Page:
Southern California’s ports are continuing to build back their volumes from the low point of early 2023 while reporting that they expect the increases to continue into the end of the year based on the strength of the American consumer. Both Los Angeles and Long Beach are beginning to string together a series of months of gains year-over-year with improvements coming in both imports and exports.
Despite holidays in Asia and the carriers' continued use of blank sailings to manage capacity both ports called September a good month, while Long Beach was also able to achieve its busiest September on record. At the end of nine months, both ports’ volume year-to-date however remains down in the range of 20 percent versus 2022.
At Long Beach with over 829,000 TEU moving through the port, it was the third consecutive month of gains as well as the highest monthly total since June 2022. Citing the strength of consumer spending and the new labor contract, they reported a nearly 12 percent year-over-year increase as well as the port’s first monthly year-over-year cargo increase in 14 months. Long Beach’s strength was driven by a better than 19 percent increase in import volumes while exports were down by more than 10 percent.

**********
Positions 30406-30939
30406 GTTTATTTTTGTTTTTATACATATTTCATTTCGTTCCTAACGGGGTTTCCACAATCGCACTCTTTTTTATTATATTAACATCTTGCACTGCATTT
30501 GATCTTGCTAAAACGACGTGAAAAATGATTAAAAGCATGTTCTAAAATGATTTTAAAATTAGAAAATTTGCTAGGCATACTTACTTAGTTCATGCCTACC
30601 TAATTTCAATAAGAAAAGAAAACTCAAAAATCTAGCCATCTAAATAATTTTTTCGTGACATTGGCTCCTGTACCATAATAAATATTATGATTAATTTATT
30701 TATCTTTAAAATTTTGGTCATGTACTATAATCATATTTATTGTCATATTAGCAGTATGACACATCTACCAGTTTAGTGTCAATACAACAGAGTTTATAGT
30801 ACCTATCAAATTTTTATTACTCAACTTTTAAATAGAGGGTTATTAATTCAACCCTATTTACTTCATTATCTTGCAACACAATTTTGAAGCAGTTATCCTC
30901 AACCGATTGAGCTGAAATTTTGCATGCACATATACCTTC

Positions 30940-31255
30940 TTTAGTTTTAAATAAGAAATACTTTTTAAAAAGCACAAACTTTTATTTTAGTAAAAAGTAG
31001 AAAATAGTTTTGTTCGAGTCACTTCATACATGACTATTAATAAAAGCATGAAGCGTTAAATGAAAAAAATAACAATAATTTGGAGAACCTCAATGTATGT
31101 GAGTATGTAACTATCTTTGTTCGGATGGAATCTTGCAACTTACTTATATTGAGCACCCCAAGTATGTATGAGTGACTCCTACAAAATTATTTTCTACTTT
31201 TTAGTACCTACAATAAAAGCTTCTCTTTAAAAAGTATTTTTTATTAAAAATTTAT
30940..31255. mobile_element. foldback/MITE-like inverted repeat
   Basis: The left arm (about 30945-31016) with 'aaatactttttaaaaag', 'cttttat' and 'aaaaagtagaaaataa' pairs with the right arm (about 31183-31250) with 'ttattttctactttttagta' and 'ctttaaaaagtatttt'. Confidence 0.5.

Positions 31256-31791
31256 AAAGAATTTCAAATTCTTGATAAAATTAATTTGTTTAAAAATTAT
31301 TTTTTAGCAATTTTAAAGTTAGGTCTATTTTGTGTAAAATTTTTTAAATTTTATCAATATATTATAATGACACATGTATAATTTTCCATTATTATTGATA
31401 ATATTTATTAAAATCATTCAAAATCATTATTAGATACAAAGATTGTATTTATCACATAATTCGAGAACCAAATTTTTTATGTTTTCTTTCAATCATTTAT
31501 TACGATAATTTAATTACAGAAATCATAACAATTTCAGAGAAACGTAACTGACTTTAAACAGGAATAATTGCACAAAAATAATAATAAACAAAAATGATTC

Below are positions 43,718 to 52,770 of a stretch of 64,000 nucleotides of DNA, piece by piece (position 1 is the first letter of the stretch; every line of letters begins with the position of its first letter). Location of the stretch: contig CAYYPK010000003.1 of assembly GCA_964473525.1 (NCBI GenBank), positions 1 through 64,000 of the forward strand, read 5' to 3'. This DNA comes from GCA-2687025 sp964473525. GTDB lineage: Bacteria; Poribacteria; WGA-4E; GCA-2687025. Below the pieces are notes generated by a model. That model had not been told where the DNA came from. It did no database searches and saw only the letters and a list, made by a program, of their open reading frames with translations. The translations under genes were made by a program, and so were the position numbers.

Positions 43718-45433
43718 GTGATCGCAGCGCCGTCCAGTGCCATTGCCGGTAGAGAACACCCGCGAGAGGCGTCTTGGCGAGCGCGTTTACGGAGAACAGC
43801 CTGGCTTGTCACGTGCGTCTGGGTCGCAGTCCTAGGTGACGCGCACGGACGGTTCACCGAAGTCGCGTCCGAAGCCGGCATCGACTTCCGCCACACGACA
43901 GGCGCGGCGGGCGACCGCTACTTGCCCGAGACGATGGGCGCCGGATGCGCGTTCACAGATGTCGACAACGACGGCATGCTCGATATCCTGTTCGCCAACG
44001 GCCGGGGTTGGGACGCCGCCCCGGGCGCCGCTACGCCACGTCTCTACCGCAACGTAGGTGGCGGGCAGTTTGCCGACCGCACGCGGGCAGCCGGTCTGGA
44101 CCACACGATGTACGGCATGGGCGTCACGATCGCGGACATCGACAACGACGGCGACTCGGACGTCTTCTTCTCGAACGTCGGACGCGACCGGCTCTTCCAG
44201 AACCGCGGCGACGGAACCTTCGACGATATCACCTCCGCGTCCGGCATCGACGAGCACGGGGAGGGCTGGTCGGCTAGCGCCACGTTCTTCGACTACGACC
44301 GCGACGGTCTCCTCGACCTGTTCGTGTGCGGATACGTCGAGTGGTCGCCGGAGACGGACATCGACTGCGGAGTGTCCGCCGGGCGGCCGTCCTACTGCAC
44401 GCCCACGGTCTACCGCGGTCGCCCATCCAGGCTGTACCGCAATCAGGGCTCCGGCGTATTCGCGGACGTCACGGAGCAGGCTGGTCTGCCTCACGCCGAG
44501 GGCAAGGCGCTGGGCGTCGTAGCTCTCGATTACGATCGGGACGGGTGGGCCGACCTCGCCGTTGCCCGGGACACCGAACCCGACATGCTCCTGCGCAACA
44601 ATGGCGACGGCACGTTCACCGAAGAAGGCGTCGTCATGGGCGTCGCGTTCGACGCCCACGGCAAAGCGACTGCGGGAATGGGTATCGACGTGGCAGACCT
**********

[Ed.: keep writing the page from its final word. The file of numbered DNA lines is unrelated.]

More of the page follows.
The neighboring Port of Los Angeles however showed the unusual separation of the two neighboring ports as it experienced an expected nearly 10 percent decline in month-over-month volumes. Los Angeles however was still able to post a five percent gain over 2022 and its second consecutive month of year-over-year gains.
imports came back strongly for Los Angeles versus 2022 up 14 percent, which the port highlights as the biggest year-over-year gain increase in over two years. Exports were also up for the fourth consecutive month and the fifth month over 100,000 TEUs. Driven by strong increases in exports of recyclables, animal feed, and vehicle parts, the Port of Los Angeles handled 55 percent more exports than a year earlier. They also pointed out that declines in empty volumes were making it easier for American exporters to ship their goods out of the port.
While saying that they expected the muted peak season to continue, both ports are projecting improvements through the last quarter of 2023. “We look forward to a moderate rebound in cargo volume through the end of the year,” said Port of Long Beach CEO Mario Cordero.
The Port of Los Angeles expects flat volumes for October but increases in both November and December. While they are down 19 percent through nine months, Gene Seroka, Executive Director for the Port of Los Angeles, forecasts they will end the year down 13 percent versus 2022. He notes that they are currently 12 percent below their five-year running average for the port while projecting Los Angeles will handle a total of 8.6 million TEU in 2023 down from the peak of nearly 10.7 million in 2021. He notes that the port has the capacity and the ability to scale up to meet demand.
Both ports look to continue to rebuild market share after a year of uncertainty while the longshore workers were without a contract. Analysts point out the Southern California ports could also benefit from the current problems and delays at the Panama Canal, which could encourage shippers to use the California ports instead of sending cargo to East Coast and Gulf Coast ports.